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Interview by SadoMaster Rattenkönig



Azaghal is a Finnish Black Metal band, they were formed in 1995 by guitarist Narqath and drummer Kalma (later known as Vrtx and V-Khaoz). Varjoherra joined the band as a vocalist in 1997, and their first demo was recorded shortly after that in late 1997. All these years till today they stand as one of the most known Finnish Black Metal band, with great albums till today.

This Is Black Metal talks with Narqath about everything… enjoy!

This Is Black Metal: Hail Azaghal! How is the band’s Mood in this period?

Nrq: Great, I think the band is at its strongest in years. We have a great line-up and things are running smoothly. We are proud of the new album and killing it live. So Yeah, pretty good.


TIBM: You are back, for the new album, with a renewed lineup from its predecessor. What were the reasons that old members left and new members joined?

Nrq: Niflungr moved to the cold wasteland of Ladpland to be more extreme, so needed a new vocalist and a bass player. Also Ruho from a previous form returned to the band so he replaced Agares on guitars. No hard feelings there. Thirtheen was a logical replacement for Niflungr, a legend in the Hyvinkää scene, I didn’t believe he would accept my asking for him to join. Yet he did. Fucking cool. Azaghal is now at its strongest and best live than ever.



TIBM: Your new singer comes from a Finnish Punk band, but that’s not strange in my opinion, since Finnish Black Metal has strong Punk influences in many bands. Do you agree?

Nrq: Yeah, or maybe it’s just me, hard to speak for the scene I am not a part of. Azaghal has always been an outsider. Thirteen fits in perfectly.

TIBM: Let’s talk about your new album Alttarimme on Luista Tehty. What does the title mean?

Nrq: It translates to “Our Altar is Made of Bones”. All we leave behind is death. You can read it as a social commentary or not.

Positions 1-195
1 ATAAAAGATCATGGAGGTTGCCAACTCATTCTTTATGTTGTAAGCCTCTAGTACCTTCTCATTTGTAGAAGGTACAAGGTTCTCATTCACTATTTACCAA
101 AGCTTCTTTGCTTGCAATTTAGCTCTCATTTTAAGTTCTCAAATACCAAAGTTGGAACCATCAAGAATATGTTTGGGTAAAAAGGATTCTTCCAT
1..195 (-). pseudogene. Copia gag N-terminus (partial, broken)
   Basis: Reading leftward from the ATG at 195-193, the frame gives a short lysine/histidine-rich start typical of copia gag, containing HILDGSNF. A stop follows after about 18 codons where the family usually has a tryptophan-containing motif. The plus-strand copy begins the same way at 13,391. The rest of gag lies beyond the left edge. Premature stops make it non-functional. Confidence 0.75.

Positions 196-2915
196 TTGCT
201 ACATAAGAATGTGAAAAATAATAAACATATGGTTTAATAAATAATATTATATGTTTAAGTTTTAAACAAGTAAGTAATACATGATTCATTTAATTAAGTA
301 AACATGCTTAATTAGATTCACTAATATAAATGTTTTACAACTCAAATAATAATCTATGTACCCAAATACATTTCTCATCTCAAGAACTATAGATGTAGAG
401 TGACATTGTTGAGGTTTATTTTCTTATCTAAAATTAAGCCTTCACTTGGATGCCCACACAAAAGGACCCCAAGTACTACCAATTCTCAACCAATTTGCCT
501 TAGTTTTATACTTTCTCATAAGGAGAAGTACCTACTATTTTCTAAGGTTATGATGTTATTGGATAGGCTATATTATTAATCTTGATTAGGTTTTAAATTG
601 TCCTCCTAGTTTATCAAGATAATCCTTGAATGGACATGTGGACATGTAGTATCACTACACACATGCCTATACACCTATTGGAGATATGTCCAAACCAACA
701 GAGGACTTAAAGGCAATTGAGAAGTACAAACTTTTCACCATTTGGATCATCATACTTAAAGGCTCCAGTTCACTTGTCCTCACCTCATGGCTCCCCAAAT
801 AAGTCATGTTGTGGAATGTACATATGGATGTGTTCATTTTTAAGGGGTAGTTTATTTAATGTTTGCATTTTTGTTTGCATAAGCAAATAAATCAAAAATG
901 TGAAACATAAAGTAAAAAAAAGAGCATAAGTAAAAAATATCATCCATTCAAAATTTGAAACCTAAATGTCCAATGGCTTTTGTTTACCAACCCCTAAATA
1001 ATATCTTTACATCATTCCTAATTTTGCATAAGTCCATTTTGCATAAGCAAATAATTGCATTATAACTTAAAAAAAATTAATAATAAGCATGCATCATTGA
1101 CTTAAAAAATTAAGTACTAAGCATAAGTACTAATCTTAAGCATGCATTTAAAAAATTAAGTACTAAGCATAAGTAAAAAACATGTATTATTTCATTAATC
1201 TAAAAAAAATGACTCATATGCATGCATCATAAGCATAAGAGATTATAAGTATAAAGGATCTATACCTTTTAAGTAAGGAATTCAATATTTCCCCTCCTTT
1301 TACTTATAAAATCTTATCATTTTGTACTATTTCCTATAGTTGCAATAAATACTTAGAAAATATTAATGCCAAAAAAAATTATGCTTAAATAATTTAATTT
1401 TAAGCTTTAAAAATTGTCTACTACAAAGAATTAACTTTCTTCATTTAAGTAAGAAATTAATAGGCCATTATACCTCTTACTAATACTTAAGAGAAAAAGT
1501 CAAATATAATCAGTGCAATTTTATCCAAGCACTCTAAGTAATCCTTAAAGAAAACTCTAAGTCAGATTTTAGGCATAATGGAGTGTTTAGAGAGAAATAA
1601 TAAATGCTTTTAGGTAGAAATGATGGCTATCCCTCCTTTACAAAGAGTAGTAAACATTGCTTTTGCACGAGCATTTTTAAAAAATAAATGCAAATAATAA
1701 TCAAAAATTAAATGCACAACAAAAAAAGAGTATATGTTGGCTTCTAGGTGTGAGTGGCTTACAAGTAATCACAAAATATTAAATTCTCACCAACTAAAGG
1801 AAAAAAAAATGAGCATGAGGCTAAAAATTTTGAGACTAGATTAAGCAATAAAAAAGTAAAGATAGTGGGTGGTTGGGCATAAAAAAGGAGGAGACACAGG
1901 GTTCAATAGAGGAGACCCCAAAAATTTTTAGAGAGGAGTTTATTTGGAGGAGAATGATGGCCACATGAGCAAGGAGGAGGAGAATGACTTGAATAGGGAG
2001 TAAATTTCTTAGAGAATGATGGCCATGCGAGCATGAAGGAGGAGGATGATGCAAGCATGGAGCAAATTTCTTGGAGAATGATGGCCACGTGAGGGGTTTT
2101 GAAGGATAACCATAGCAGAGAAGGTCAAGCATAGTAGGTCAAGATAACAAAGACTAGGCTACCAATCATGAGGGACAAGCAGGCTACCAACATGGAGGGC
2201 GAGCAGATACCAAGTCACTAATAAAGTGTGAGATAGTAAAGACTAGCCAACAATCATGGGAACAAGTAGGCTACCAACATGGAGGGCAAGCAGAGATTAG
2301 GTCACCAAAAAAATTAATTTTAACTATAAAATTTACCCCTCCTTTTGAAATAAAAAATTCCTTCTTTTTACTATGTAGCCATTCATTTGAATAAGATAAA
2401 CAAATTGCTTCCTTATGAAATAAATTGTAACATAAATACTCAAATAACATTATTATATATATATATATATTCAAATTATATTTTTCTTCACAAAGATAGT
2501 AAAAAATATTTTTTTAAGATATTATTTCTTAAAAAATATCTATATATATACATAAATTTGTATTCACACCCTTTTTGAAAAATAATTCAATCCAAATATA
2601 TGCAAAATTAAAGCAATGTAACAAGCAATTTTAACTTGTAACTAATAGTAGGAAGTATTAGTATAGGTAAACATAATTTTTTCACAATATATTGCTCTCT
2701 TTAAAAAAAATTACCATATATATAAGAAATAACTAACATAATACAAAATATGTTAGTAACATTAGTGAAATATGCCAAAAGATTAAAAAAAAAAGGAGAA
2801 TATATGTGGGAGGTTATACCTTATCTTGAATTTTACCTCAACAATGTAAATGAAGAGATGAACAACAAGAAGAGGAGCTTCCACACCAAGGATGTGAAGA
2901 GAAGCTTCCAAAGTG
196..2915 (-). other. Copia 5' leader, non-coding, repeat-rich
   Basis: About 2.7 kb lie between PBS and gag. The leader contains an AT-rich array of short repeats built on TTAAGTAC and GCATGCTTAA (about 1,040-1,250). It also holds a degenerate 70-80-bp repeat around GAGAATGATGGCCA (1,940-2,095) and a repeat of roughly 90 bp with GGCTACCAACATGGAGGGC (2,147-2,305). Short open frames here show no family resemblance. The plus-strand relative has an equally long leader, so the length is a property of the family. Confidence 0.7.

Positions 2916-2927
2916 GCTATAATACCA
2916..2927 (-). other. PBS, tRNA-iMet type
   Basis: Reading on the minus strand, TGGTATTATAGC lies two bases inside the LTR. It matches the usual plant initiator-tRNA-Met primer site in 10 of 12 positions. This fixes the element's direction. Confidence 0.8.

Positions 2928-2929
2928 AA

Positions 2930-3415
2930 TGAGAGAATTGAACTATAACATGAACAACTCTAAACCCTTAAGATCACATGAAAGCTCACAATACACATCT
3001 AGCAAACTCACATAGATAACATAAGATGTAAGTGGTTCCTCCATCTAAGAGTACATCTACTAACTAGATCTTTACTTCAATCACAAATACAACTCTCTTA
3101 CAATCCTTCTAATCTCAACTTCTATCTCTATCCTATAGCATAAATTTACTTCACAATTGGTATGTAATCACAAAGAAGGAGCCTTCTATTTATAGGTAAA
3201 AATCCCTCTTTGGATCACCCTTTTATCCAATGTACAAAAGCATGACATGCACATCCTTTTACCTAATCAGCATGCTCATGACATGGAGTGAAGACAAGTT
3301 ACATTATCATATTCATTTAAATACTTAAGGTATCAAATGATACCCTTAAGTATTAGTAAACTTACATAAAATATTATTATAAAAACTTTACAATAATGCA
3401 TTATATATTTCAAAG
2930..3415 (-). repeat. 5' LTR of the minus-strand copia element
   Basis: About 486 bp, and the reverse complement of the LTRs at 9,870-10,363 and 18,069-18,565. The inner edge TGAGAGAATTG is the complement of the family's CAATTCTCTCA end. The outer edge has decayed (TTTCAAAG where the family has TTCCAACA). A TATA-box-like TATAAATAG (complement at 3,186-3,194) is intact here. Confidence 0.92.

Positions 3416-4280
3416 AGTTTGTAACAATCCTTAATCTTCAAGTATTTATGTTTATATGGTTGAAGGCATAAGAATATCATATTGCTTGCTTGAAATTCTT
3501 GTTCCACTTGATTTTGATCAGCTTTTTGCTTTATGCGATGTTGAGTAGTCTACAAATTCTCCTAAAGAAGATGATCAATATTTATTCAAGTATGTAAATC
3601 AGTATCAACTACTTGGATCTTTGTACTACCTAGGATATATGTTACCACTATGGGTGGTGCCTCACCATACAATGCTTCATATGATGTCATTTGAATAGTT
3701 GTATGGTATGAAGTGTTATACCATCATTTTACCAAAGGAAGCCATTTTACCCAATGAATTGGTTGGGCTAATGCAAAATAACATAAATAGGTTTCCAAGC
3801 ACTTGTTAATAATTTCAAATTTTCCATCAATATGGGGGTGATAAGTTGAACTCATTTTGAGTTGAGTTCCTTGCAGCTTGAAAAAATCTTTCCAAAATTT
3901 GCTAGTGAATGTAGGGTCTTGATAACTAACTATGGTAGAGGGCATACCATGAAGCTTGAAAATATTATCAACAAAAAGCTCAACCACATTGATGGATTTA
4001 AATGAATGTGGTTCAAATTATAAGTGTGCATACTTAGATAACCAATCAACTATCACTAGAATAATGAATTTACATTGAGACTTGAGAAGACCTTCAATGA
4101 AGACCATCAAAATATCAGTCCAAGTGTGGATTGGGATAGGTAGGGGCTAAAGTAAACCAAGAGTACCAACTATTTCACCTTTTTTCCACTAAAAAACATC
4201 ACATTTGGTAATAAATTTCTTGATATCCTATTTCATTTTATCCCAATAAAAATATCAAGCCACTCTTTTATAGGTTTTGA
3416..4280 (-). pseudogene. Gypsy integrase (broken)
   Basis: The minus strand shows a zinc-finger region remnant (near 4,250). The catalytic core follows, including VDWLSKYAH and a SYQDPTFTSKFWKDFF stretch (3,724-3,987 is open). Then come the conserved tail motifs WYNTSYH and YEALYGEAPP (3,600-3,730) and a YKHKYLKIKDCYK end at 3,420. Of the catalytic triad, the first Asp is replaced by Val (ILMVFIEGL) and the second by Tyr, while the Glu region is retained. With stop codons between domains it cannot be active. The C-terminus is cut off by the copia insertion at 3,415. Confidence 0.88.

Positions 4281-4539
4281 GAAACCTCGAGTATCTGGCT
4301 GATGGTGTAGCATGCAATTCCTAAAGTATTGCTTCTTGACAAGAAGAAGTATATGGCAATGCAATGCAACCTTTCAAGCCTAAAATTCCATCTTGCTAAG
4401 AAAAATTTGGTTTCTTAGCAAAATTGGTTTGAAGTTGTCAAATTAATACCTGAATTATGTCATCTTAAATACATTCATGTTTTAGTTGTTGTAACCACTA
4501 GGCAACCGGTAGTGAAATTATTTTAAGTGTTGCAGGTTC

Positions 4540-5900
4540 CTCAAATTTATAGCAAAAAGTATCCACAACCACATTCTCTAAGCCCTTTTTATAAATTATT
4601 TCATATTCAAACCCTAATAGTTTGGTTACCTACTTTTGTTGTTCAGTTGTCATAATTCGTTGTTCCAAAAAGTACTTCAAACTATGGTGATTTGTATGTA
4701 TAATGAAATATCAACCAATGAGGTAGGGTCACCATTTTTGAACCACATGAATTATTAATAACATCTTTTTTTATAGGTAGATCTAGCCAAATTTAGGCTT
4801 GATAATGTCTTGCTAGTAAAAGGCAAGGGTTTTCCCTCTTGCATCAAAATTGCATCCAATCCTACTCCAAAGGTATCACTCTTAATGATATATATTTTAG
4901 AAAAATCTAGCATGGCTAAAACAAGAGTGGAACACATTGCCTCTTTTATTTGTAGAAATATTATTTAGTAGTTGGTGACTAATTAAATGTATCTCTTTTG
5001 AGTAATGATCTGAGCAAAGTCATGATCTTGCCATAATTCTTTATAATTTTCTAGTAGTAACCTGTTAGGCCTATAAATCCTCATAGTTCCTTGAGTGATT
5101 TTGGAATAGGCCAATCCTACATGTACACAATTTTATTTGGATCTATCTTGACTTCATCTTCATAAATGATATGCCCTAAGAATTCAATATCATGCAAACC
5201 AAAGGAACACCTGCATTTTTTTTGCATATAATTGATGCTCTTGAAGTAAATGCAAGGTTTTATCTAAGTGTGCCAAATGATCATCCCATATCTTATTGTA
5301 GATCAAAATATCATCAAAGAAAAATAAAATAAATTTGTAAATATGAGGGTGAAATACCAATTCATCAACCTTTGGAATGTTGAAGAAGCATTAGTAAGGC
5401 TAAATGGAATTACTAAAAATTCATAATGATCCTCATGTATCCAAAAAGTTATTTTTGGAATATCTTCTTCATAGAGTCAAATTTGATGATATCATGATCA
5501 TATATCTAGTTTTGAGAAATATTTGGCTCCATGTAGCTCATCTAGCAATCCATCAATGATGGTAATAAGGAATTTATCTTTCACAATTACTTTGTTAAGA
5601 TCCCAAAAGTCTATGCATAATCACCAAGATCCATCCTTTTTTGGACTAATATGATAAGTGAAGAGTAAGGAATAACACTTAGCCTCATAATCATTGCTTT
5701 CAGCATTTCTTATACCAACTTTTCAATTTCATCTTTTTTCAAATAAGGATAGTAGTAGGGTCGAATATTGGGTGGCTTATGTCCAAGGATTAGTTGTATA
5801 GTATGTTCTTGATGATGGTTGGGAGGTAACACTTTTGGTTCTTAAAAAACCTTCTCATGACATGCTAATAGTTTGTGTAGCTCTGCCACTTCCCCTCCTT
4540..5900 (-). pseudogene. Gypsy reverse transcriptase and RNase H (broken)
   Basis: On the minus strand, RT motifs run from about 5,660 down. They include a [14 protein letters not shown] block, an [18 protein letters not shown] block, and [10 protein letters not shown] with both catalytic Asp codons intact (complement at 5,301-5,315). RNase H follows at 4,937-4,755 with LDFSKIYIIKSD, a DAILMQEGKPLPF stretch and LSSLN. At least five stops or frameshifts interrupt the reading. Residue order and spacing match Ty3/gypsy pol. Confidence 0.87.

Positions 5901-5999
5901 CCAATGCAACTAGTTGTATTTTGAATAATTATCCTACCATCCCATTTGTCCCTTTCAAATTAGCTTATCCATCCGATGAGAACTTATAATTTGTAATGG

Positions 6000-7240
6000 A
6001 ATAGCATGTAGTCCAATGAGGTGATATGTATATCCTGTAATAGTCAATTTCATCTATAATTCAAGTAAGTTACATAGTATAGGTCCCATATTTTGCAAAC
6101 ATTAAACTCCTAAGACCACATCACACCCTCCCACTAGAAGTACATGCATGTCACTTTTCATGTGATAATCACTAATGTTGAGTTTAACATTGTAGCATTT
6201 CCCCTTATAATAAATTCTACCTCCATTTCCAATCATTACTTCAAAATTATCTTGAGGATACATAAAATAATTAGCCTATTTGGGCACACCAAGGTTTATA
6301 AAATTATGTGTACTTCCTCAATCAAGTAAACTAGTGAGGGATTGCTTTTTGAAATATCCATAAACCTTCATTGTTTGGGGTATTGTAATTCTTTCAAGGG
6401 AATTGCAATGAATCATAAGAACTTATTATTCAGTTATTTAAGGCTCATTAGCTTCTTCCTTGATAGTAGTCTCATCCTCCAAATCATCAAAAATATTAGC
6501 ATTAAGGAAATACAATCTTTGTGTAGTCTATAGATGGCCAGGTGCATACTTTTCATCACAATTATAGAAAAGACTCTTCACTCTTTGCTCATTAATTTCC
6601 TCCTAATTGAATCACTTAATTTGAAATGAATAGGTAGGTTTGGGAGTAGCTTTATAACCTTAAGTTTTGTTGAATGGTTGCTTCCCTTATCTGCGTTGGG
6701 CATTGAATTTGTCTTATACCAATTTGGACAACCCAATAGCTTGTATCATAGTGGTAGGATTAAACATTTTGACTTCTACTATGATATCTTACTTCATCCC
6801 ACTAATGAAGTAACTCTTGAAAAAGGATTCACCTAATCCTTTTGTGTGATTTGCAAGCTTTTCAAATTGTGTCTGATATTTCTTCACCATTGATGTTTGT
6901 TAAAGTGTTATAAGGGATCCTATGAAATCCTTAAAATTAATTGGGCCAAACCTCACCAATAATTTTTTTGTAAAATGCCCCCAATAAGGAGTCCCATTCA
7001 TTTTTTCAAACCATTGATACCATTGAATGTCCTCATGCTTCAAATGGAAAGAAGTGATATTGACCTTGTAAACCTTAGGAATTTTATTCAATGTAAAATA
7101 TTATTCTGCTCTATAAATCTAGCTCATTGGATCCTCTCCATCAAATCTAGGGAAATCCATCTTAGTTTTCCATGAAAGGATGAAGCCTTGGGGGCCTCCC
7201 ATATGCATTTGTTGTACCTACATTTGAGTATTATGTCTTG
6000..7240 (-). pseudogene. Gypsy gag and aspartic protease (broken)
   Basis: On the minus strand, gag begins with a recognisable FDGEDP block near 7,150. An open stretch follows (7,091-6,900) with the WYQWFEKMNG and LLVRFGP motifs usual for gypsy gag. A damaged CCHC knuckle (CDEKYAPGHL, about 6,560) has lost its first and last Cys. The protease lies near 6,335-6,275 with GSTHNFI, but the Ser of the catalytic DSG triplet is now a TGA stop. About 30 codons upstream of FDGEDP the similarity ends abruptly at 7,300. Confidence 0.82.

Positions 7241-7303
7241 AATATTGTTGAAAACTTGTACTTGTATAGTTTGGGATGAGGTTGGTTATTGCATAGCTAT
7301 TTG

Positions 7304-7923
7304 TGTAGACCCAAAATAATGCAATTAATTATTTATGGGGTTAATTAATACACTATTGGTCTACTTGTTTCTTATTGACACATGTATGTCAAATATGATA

TIBM: I like the album cover designed by Ronarg. What does it represent? It looks like an entrance to some hell to me…

Nrq: It is the altar made from bones, we are done. Time for a new world. Let’s move forward and kill ourselves already so that we can start again.

TIBM: Satanism, anti-Christianity and hatred are topics that Azaghal had always treated in their lyrics. These new lyric songs are on the same side?

Nrq: Yes, of course. But this time we went for a more direct approach. There are no hidden meanings or shit. The lyrics are very direct. Just read them. In the past, I used to spend months writing shit and then I realized that nobody reads them anyway, I will simplify things.



TIBM: Speaking of its sound, I think it’s the heaviest record of your career so far together with the album Omega. Do you share my opinion?

Nrq: Yes. Yes, I do. And the new one and Omega are my personal favorites in our discography. Would love to do a proper re-issue of Omega eventually. I love Dismember and the early 90s Death Metal sound and there is a good bit of that on the new Azaghal.


TIBM: Is there an album of yours that you consider more representative than the others?

Nrq: Like I said previously, Omega and the new album is a good starting place. Can’t hurt ever to listen to Mustamaa either for the old-school stuff. I think we have and own unique sound running through everything, whether you get it or not.



TIBM: Let’s take a look at the past. What are the main differences between Azaghal of the past and those of today?

Nrq: I think nothing has changed that much when it comes to composing the songs, times and people and methods just vary. Azaghal has always remained 100% Satanic Black Metal.


TIBM: You are planning some gigs, right? Hope to see you in Greece for our local readers and in Italy too, since I am Italian! Ahah!

Nrq: We just returned from a killer European tour with Corpus Christi, Liber Null and Sidious, everything was great, big props to the organization Immortal Frost for making it happen, Great shows, great people. Great fans!


Narqath (Azaghal)


TIBM: Thanks for your time, please give a salute to our readers and if it is possible, tell us about the future of the band.

Nrq: We have, finally, after like 2 years of delay a killer split out with our brothers in Black Faith, so check that out. We are not done for this year, so hopefully we see you on future gigs later this year.


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